By Karen Morfitt

WESTMINSTER, Colo. (CBS4) – For several months long term care facilities have said no to visitors because of restrictions put in place during the coronavirus pandemic. The state of Colorado only recently established a new set of guidelines to allow facilities the opportunity to once again open their doors, which families say is a welcome change.

Many of those with loved ones in long term care or nursing home facilities say the isolation had an impact on health, and some also raised concerns about the level of care being provided.

(credit: CBS)

Before COVID, Jeanine Cochran’s family would visit her at the Sunrise of Westminster care facility almost daily.

When the state no longer allowed that to happen, they told CBS4 the impact was evident.

“As time went on she took a huge decline,” Cheryl Nicholas said about her mother.

She also began to fall more frequently. Nicholas and her sister, Lisa Ertle, were told by staff it was a symptom of Cochran’s late stage dementia, which they say they could understand. It was the response to those falls that they began to question.

(credit: Cheryl Nicholas)

“We would see her through FaceTime with her face bruised or sutures and we couldn’t comfort her and we couldn’t find out for sure what happened,” Nicholas said.

Thinking that the end may be near, her daughters hired hospice. Which after a struggle with the facility, then allowed them to have “compassion” visits — granted when a patient is near the end of life. That’s when they say they saw firsthand how the falls were being addressed.

“It seemed like it just got robotic and they weren’t paying attention to what was happening at the moment sitting her out of the table for hours, most of the day, so she wouldn’t fall, pushing her in and locking her wheelchair so she wouldn’t fall, not okay,” Nicholas said, “and we didn’t know what was going on because we weren’t there.”

A fall that caused a hematoma on their mother’s head, and once again being told they could not visit her was the last straw before deciding to move her out. Nicholas, a former teacher, decided she would put her frustrations into an email to the head staff at the facility.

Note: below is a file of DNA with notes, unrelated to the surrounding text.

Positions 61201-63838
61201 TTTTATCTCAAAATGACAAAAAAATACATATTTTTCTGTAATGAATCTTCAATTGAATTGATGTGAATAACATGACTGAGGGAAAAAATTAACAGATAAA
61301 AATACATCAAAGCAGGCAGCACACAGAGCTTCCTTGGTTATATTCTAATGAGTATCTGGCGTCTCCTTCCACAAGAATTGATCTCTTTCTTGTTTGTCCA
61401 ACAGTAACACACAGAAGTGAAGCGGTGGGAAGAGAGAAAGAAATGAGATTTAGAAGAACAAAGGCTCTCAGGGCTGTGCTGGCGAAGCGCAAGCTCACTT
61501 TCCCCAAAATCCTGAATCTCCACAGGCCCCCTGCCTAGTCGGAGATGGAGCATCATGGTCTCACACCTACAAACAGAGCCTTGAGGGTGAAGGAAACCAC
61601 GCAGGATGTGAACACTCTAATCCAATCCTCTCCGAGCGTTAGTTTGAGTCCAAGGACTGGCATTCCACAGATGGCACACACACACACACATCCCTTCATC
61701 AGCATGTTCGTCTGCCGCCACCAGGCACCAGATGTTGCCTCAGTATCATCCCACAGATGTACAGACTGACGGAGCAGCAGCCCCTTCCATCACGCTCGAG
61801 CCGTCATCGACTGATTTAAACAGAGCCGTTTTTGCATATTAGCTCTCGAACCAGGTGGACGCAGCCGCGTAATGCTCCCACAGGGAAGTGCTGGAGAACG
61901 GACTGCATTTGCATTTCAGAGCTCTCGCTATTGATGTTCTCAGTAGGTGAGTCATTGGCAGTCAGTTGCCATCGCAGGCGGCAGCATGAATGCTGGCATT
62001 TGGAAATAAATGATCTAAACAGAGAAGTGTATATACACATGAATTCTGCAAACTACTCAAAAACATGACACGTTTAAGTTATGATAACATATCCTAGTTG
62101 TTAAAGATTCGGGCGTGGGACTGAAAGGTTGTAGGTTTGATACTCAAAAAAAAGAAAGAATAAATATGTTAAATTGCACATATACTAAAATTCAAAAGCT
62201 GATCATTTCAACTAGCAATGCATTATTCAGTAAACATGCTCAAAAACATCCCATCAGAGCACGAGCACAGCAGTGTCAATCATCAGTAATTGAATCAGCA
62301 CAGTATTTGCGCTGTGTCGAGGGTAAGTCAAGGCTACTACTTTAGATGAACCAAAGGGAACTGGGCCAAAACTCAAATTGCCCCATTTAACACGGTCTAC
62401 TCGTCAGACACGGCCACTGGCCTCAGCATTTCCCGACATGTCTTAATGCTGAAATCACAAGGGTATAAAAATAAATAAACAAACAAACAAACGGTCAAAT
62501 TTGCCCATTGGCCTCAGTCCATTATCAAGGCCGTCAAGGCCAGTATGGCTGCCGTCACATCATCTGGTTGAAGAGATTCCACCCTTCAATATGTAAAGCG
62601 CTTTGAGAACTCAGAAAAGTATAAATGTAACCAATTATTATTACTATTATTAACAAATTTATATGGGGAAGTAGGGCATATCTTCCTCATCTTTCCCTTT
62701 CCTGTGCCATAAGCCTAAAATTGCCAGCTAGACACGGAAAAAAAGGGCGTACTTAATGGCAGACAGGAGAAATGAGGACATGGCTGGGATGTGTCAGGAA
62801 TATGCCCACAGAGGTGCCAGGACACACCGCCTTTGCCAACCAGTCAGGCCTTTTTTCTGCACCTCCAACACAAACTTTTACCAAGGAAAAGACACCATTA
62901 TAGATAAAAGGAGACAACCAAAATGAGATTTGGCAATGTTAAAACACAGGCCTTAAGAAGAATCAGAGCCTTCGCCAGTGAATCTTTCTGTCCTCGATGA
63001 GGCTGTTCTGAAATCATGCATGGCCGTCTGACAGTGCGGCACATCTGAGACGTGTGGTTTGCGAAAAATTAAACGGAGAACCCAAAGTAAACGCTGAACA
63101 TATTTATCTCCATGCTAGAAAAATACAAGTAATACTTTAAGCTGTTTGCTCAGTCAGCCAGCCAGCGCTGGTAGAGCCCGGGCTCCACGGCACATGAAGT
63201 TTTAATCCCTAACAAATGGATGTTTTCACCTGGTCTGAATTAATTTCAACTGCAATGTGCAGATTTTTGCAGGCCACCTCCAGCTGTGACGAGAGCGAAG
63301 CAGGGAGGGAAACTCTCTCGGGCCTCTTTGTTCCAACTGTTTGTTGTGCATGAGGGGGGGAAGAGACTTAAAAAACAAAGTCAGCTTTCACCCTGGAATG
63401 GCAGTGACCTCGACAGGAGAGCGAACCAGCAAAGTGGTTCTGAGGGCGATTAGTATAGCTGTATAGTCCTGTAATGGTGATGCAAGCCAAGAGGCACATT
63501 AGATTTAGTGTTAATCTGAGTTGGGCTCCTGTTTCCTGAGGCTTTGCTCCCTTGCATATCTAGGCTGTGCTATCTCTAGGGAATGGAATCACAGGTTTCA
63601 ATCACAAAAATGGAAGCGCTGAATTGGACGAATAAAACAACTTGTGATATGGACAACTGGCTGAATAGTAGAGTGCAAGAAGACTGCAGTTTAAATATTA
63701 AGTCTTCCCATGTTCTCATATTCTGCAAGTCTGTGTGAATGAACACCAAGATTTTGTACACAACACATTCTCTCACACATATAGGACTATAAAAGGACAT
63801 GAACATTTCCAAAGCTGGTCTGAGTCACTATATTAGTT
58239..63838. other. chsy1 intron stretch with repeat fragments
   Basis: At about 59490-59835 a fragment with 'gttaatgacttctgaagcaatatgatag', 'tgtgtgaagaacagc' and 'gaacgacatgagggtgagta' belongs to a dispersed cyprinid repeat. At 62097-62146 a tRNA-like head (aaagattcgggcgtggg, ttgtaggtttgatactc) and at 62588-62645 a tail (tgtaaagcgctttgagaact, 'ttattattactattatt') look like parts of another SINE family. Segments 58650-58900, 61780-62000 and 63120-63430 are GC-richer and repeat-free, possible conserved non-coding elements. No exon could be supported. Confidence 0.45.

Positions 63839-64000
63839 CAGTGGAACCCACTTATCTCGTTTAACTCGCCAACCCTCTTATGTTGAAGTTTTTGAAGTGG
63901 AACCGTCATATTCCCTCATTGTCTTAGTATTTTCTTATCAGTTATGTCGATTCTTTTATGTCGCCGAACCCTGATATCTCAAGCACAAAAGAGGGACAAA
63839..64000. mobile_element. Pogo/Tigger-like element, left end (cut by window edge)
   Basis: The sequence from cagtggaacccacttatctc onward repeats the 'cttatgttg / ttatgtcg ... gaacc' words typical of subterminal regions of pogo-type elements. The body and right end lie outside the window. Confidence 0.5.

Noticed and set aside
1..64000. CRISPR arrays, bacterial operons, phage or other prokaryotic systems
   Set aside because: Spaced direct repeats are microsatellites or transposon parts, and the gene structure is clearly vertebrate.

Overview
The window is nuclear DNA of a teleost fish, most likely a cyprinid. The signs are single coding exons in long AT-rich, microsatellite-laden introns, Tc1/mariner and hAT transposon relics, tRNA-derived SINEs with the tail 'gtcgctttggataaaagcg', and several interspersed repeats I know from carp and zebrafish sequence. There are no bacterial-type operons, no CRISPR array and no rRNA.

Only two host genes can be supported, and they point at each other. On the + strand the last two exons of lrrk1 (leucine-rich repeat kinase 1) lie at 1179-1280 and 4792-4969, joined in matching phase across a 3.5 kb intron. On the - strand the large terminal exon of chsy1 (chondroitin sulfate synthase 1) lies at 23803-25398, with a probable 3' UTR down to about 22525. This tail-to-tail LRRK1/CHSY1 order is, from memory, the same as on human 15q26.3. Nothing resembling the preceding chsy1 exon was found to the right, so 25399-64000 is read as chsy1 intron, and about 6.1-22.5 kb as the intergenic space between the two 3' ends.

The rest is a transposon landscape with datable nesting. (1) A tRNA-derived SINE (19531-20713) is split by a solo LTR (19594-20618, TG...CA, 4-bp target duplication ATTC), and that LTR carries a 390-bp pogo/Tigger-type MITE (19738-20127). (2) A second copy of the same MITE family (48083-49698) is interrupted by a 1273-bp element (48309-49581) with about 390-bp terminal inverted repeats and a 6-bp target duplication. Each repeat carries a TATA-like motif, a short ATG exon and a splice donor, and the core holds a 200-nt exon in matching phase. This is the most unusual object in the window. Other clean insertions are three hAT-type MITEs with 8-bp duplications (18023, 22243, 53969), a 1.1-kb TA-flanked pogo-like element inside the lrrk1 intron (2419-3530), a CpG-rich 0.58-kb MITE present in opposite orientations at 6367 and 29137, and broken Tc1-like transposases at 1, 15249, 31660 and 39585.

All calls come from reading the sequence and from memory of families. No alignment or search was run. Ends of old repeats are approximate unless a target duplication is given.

(credit: Cheryl Nicholas)

While they say there was little response from the local officials, Lisa Kennedy, the Vice President of Operations for Sunrise Living did say in part:

“We take the concerns you raised in your email very seriously, and I am personally looking into the situation determine what transpired and take the appropriate actions.”

What those actions might be are still unclear, but for Nicholas and her sister their mission has grown.

“We are fighting we are advocating for every other family so family members can listen to this and make sure they are on it and fighting for their rights. If you feel like you need to get in there, push the issue,” she said.

Just a week into their mother’s new facility, the family says they are starting to heal … and doing so together.

(credit: Cheryl Nicholas)

The family filed official complaints with the state health department which regulates such facilities, and the Colorado Department of Public Health and Environment confirms they are looking into the allegations.

CBS4 also reached out to Sunrise of Westminster. The response to questions about care were not answered, however they did express their understanding of how hard COVID-19 is on families in these situations.

Karen Morfitt


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